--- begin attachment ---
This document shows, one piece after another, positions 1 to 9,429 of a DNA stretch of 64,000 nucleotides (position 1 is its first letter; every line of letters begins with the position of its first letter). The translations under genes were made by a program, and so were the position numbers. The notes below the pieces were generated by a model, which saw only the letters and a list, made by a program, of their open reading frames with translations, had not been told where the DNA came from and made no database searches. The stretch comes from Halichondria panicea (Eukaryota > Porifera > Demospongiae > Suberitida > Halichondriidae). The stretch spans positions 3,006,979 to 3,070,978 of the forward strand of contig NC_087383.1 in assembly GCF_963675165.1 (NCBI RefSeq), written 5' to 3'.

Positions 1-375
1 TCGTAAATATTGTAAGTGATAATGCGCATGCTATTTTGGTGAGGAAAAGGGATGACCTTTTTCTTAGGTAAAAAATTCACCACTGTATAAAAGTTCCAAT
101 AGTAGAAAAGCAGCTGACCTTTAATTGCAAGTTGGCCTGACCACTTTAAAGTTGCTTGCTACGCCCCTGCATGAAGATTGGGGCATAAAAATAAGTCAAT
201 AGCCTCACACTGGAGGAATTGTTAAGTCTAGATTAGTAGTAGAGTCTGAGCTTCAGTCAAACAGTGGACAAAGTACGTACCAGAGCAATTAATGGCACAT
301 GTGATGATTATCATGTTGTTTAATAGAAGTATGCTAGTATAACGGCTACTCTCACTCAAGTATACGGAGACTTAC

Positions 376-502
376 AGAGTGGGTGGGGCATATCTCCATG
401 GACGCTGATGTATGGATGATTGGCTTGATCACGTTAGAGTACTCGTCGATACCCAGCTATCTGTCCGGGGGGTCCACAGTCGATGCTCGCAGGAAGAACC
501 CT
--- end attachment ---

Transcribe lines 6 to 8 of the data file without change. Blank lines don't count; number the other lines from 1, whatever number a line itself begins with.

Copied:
301 GTGATGATTATCATGTTGTTTAATAGAAGTATGCTAGTATAACGGCTACTCTCACTCAAGTATACGGAGACTTAC

Positions 376-502
376 AGAGTGGGTGGGGCATATCTCCATG